​CRTC Reverses Cuts to Original Canadian Content

​CRTC Reverses Cuts to Original Canadian Content
The Canadian Radio-television and Telecommunications Commission (CRTC) came under fire last year when it cut the amount of revenue broadcasters were required to spend on creating "programs of national interest." Now, the organization has reversed that controversial decision.
As CBC reports, Bell Media, Corus Entertainment Inc. and Rogers Communications Inc. will now be required to spend 7.5, 8.5 and five percent of the previous year's revenues, respectively, on creating original Canadian content.

This marks an increase from 2017's ruling that each of the three companies had to spend only five percent on Can-con, though it remains down from the previous nine to 10 percent.
French-language broadcasters Quebecor Inc. and Groupe V Medias, meanwhile, will now be required to spend 75 percent of their programming budget on original content.

As a result of this new ruling, the companies must now allocate an average of $5.5 million per year to support the production of musical programs, FACTOR and MUSICACTION, marking a significant increase from the previous ruling.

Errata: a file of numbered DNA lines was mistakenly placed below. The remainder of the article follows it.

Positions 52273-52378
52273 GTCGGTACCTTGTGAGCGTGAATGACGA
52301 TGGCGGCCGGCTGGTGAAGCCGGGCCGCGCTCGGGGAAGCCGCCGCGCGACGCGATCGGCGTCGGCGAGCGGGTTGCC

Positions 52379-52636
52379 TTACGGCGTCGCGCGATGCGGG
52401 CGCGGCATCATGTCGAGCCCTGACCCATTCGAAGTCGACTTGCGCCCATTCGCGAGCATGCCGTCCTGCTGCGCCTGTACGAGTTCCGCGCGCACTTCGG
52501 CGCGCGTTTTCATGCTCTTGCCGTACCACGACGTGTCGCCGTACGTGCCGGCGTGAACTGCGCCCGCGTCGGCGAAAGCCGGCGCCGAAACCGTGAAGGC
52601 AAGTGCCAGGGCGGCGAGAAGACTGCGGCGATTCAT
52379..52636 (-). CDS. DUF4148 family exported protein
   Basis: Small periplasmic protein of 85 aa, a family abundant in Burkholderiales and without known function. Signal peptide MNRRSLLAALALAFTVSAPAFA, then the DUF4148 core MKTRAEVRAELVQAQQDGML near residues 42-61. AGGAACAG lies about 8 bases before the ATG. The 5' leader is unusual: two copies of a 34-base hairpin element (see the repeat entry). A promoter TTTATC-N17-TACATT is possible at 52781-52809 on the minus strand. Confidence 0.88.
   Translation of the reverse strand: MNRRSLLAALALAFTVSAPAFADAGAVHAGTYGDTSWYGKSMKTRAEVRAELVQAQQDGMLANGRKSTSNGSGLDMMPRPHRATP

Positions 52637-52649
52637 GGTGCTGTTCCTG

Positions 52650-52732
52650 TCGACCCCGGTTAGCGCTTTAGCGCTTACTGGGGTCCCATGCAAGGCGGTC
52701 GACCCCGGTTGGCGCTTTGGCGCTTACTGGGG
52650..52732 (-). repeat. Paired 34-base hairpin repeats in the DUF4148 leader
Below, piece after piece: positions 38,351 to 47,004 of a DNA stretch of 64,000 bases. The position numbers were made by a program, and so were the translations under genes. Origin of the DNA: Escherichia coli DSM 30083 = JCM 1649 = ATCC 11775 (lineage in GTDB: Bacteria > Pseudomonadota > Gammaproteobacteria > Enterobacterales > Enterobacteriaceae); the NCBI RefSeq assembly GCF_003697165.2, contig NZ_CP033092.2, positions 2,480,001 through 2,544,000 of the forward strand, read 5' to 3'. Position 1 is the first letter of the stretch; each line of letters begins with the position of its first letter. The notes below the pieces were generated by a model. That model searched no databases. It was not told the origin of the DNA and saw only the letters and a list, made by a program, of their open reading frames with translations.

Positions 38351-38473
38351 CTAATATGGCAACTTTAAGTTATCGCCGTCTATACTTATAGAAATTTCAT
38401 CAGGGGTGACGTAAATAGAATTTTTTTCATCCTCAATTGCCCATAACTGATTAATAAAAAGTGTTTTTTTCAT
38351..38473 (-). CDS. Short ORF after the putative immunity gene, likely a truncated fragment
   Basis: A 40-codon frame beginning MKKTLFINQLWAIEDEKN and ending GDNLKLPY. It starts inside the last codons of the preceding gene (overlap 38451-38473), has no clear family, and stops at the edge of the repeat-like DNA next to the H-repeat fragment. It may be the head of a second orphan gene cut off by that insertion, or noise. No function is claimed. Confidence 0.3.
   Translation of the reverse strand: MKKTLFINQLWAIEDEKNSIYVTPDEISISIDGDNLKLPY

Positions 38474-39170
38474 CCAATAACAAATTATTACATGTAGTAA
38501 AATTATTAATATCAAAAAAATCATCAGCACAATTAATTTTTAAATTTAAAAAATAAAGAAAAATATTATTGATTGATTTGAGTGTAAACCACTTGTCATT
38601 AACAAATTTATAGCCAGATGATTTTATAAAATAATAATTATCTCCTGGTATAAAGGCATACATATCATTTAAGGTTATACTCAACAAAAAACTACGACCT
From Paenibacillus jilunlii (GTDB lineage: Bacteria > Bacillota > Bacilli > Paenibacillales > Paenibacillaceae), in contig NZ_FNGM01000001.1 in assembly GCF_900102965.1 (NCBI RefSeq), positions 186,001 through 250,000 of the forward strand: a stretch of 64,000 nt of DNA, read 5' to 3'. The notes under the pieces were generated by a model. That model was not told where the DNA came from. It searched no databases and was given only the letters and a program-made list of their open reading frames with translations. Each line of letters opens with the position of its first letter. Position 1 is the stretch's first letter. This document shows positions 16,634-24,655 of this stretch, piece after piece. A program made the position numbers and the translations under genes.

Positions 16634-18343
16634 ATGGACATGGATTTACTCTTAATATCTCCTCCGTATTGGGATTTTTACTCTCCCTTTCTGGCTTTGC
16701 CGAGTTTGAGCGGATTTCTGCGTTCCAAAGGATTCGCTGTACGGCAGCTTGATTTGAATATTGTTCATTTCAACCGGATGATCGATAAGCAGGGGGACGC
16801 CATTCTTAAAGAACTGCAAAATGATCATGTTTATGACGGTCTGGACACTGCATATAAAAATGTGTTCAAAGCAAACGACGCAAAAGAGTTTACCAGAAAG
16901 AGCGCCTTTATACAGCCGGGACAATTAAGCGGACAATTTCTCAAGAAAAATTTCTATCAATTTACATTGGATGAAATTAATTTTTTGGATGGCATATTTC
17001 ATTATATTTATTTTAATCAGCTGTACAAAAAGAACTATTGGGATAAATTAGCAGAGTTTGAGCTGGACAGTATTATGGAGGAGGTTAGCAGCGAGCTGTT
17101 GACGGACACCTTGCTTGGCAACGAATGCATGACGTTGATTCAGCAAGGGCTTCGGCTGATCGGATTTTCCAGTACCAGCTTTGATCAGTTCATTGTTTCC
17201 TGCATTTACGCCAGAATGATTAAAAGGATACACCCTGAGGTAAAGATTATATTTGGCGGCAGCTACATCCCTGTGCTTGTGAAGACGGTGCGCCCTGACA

Broadcasters argued the Can-con rules should be less strict in an age where they are competing with U.S. streaming services, but unions representing actors, directors, screenwriters and producers for have declared the CRTC's reversal a victory for storytelling in Canada.
"We are asking the CRTC to reconsider these decisions in order to ensure that we achieve the right balance of investment in content and in the ability to compete," said Mélanie Joly — the heritage minister at the time — following last year's decision. "In referring back these decisions, the government wishes to affirm its support for great Canadian dramas, comedies, animation, films, documentaries — and other programs of national interest — that reflect our country and its diversity."
As for those foreign streaming services, the CRTC issued a report this spring stating that services like Netflix should be regulated in Canada.